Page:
Good Friday


We shall try again this year
to turn the tethered cedars
into signposts for doctrine
we’ve made up, or into poles
for flying flags of conquest,
or into corner frames for sails
to billow gales of church talk.
We’ll let them be anything
but what they are: two limbs
lifted from the earth, joined
at right angles, in creative
friction, to fuel a sacrificial
fire that beckons far-off
exiles on their beaten road,
toward an unexpected answer.

John Prine 1946-2020

Missing John Prine tonight. I believe he lived off a dirt road, near the railroad tracks, not far from the river, in the small town of my mind. I did not think of him very often in these last years, except when my son Matt reminded me that he was out there.

Blaze Foley’s “Clay Pigeons” fit John Prine’s Midwestern soul, inspired as it was by a restless life as a writer and performer, and by  dreams and nightmares that await riders on the unlit roads of rural America. I read that John Prine loved classic cars, and that he liked to drive around alone, with words of songs in his head.

This is an American song about starting again by riding through life with strangers, who can help you, if you need help, just by being themselves. Revise and rewrite, keep trying: “change the words to this song, and start singin’ again.” It’s a good, hopeful song on a night of self-isolation, ahead of another day of social distancing.

I’m goin’ down to the Greyhound station
Gonna get a ticket to ride
Gonna find that lady with two or three kids
And sit down by her side

Ride ’til the sun comes up and down around me
‘Bout two or three times
Smokin’ cigarettes in the last seat
Tryin’ to hide my sorrow from the people I meet
And get along with it all

Go down where the people say “Y’all”
Sing a song with a friend
Change the shape that I’m in
And get back in the game, start playin’ again

I’d like to stay
But I might have to go to start over again
Might go back down to Texas
Might go to somewhere that I’ve never been

And get up in the mornin’ and go out at night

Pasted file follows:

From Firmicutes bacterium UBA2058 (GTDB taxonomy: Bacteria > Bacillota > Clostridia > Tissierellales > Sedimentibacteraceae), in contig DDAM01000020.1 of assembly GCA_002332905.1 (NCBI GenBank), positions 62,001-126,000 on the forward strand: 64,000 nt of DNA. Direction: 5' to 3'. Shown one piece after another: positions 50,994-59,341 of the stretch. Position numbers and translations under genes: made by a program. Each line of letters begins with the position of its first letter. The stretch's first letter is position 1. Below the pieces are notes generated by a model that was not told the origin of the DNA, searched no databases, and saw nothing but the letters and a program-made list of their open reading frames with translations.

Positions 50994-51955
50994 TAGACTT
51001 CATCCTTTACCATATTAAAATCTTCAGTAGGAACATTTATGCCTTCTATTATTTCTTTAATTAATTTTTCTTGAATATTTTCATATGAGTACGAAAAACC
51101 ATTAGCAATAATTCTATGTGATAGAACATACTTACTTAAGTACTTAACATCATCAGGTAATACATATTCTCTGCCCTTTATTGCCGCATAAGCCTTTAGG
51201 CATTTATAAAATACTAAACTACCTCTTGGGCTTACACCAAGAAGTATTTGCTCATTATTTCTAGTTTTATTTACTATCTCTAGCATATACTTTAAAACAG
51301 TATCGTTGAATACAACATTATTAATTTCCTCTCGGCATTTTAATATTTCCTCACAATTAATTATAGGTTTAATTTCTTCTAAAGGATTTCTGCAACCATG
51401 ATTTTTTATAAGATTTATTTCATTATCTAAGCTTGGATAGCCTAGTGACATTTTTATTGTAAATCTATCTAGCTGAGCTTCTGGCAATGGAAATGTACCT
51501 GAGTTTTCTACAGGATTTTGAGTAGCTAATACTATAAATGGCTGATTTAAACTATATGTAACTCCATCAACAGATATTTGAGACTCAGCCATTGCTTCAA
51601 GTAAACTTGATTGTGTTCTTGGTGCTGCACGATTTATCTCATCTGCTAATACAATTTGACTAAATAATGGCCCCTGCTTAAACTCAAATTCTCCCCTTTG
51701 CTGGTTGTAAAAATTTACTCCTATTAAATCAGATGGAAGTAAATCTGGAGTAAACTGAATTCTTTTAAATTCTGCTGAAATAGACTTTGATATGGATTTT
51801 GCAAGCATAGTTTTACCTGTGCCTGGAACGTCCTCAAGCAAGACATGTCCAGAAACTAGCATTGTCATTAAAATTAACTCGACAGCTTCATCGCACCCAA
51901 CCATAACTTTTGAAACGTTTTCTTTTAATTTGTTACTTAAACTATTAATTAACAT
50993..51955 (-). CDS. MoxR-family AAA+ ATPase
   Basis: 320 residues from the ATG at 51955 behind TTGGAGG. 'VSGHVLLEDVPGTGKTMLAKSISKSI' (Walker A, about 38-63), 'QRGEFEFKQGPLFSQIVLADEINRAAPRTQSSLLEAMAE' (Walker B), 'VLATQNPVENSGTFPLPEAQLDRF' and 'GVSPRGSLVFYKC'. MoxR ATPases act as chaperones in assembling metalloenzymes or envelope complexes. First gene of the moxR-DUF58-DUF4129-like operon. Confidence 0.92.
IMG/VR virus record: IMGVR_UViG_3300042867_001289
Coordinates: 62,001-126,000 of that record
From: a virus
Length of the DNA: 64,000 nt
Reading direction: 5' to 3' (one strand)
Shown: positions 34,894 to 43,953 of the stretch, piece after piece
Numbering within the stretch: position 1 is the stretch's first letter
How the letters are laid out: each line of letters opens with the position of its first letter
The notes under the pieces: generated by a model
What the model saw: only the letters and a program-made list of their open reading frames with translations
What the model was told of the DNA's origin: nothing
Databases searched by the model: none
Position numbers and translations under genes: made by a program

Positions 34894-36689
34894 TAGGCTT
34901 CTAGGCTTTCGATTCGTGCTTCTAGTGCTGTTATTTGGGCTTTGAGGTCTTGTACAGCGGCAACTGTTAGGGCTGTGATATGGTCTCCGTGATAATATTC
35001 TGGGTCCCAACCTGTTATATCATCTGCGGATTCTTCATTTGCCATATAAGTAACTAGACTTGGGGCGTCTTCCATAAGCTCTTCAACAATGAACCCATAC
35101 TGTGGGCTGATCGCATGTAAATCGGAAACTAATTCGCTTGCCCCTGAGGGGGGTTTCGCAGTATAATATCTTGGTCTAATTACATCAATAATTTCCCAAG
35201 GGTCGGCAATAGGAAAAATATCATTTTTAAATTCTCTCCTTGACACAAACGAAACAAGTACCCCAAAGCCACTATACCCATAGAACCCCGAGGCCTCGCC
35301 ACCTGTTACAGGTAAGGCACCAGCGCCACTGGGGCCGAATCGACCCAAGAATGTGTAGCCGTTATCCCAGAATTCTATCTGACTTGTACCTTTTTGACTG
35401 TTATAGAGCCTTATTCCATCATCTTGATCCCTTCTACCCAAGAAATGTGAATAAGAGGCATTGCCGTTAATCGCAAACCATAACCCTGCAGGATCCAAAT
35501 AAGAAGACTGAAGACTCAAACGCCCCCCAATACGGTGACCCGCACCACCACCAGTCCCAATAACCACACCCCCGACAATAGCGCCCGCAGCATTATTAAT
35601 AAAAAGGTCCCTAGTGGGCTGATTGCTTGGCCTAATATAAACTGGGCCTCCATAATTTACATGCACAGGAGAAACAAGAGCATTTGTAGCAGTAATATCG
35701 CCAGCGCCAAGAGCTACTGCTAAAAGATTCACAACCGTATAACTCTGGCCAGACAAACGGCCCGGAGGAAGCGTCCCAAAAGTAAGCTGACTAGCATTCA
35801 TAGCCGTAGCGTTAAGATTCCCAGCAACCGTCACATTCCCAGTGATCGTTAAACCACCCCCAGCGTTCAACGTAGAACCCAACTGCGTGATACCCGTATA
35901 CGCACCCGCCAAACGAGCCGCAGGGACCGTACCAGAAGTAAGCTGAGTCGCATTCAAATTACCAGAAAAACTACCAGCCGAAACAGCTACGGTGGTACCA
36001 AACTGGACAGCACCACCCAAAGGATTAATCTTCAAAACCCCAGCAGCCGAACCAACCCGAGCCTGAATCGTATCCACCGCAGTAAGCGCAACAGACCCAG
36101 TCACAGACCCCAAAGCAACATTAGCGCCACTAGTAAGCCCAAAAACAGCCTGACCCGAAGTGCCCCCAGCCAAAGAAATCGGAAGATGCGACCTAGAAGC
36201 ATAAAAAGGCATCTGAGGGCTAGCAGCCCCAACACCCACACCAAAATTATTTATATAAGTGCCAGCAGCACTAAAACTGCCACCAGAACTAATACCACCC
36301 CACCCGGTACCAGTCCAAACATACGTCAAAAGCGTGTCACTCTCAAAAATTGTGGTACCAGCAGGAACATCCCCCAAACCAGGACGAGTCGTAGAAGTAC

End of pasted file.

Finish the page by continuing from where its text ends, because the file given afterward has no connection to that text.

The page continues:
And I won’t have to go home
Get used to bein’ alone
Change the words to this song, start singin’ again

I’m tired of runnin’ ’round lookin’
For answers to questions that I already know
I could build me a castle of memories
Just to have somewhere to go

Count the days and the nights that it takes
To get back in the saddle again
Feed the pigeons some clay, turn the night into day
Start talkin’ again, when I know what to say

I’m goin’ down to the Greyhound station
Gonna get a ticket to ride
Gonna find that lady with two or three kids
And sit down by her side

Ride ’til the sun comes up and down around me
‘Bout two or three times
Feed the pigeons some clay
Turn the night into day
Start talkin’ again when I know what to say

San Antonio Ruins

Mission Concepcion San Antonio.JPG

Mission Concepción

18th century Spanish Jesuits established missions to shelter and Christianize bands of native people whose ancient patterns of life were threatened by European colonization and Apache raids. The missions defined the beginning of San Antonio.

Ruins can be sublimely spiritual. They hold secrets with a coyness that keeps the scholars busy. Mix a bit of social, cultural and architectural history with slow observation, and a tourist’s imagination is fully occupied.

Curly Neal 1942-2020 Basketball as Jazz

Basketball transmogrified into athletic entertainment with Abe Saperstein’s Harlem Globetrotters. ABC’s Wide World of Sports brought Globetrotter basketball shows into American living rooms in the 70s and 80s. Curly Neal’s smile and dribbling exhibitions, Meadowlark Lemon’s hamming in the high post, and the half-choreographed, high-energy shows turned the athleticism and grace of basketball into stage comedy. Curly Neal was the prince of the court.